The 2019 voyage to Cedar Glen was one of the largest ones to date with 53 students making the trek up to the beloved outdoor education center. The maroon and navy squad buses made their way up on a beautiful and sunny Monday and arrived just after 11:00 am. After unpacking the buses, a quick welcome, and a lunch of meatball subs, staff and students heading towards Cedar Glen’s farm to give 64 pairs of helping hands to fulfil our yearly environmental stewardship duty. With glorious weather gracing our first day, the students and staff participated in fire building workshops, a skill needed for the culmination of the next day’s Academy Games, spent time in their advisory groups to increase group cohesion and solidarity, followed by a bit of free-time before dinner. The evening included the customary campfire and optional night hike to round of a great first day.

Day two was not so kind in terms of the weather, but was not as bad as what we have seen in past years. After breakfast, the two squads learned that their respective flags had been taken, with only a ransom note as a clue to what to do next. And thus began the morning’s first activity, a mystery game. After about 2 hours of sifting through clues and ciphers, the maroon squad ended up finding their flag first, shortly followed by the navy squad. After lunch, the second annual Academy games began with the maroon squad looking to defend its title. After all was said and done, the navy squad took the title away from maroon, who was disqualified on a technicality. Upon filling bellies with food, students enjoyed a bit of free time, followed by the evening’s programming of team challenges, followed by a Halloween and Cold Cuts themed dance party.

The last day was full of familiarity as students headed down into the valley after breakfast to partake in our traditional third day events. Groups alternated between animal survival, a game where staff and students simulate a forest ecosystem’s food chain, as well as archery and atlatl. With rain coming down during the last part of the activities, students walked back for a last lunch meal, after which we packed the buses and headed back to school, another successful trip in the record books.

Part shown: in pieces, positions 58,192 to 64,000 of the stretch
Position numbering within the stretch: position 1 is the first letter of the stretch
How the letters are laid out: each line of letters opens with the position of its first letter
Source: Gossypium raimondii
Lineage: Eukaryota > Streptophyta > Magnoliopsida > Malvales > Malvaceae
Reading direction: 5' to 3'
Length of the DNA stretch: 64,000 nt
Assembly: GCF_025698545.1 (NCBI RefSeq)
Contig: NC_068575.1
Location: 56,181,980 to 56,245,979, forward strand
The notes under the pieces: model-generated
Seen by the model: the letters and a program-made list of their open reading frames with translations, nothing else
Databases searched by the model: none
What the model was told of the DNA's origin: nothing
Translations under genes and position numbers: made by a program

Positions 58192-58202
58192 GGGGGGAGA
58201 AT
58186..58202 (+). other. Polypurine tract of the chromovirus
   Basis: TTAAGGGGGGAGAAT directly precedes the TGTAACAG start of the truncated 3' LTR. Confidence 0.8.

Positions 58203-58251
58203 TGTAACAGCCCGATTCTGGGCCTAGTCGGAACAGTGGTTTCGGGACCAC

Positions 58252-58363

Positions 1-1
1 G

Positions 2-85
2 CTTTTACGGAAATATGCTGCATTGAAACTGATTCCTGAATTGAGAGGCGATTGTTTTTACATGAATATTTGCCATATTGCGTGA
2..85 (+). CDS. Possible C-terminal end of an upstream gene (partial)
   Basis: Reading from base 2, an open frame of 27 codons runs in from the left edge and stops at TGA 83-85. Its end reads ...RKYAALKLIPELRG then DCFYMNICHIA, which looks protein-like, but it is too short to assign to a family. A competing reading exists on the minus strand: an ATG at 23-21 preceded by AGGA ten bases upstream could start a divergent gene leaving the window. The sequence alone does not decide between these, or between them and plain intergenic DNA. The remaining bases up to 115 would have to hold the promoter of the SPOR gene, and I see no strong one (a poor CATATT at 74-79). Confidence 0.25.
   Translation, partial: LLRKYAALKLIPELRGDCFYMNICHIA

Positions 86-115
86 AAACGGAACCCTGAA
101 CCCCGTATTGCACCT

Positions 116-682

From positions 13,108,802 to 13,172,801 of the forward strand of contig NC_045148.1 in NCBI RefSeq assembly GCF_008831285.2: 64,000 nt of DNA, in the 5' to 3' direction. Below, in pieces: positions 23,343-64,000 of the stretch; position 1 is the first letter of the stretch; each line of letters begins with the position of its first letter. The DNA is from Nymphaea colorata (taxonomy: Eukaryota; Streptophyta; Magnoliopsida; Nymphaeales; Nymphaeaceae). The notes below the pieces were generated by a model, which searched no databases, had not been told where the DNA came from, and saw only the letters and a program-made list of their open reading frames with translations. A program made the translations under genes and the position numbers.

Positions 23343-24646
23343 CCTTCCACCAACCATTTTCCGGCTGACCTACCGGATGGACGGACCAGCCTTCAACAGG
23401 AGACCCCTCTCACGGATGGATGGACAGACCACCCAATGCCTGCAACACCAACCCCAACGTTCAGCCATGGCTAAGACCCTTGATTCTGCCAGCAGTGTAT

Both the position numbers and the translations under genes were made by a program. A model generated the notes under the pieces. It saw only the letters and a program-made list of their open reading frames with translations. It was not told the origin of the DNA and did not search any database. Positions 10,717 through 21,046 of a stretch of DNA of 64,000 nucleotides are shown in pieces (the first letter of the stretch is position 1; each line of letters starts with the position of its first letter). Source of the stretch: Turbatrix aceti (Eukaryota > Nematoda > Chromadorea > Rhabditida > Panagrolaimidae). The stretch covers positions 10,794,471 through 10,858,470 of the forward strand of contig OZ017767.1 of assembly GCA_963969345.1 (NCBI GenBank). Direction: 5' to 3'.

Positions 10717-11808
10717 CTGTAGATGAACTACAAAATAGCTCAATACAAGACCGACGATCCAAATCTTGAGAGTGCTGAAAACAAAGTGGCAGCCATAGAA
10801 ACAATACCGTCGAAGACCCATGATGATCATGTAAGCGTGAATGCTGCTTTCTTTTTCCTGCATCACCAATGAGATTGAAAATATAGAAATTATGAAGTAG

Check out the rest the rest of the pictures on our Facebook page!

Album One | Album Two | Album Three

The new Fresh & Fiery Academy Hot Sauce!

On November 11th, the Grade 7/8 class accepted the challenge to make a new and improved Academy Hot Sauce! Learning from last years’ experience and the reviews from our loyal customers the students made several changes to our secret recipe.

This year’s goal was to lower the acidity and vinegar taste of the hot sauce, while trying to keep its ability to last the same, some of the changes that were implemented include:

  • Changing from apple cider vinegar to regular vinegar
  • Lowering the vinegar amount
  • Adding carrots for sweetness

With several stations’ setup, the class made quick work of defrosting the frozen hot peppers which were harvested at the end of summer from out rooftop garden. We then proceeded to chop and sauté the peppers, while adding onions and tomatoes. Eventually boiling it all down and blending the fiery mix into our new and improved hot sauce mix, canned into mason jars and ready for sale for $7 each or 2 for $12 and all profits will go back to the garden fund.

This was a fun activity that had many curriculum connections. These connections were:

  • Math: Measurement and Volume
  • English: Blogs, read and writing the instructions
  • Science: PH levels
  • Business: Marketing, Brand management and Advertising

Check out more photos from this event on our Facebook page!

Ontario Science Centre

On Tuesday April 9, the Academy’s two science classes made their way to the Ontario Science Centre to embark on a cosmic journey. The first part of the day gave students the opportunity to explore the space exhibit, where they investigated celestial objects they’d already learned about in the classroom, as well as celestial objects and phenomena they would be learning about after the trip. After the self guided tour of the space exhibit, students were treated to the IMAX movie Journey to Space, followed by a tour of the universe at the Centre’s planetarium. By the end of the adventure, it was the most jam packed outing to the Science Centre to date.

Check out more photos from this event on our Facebook page!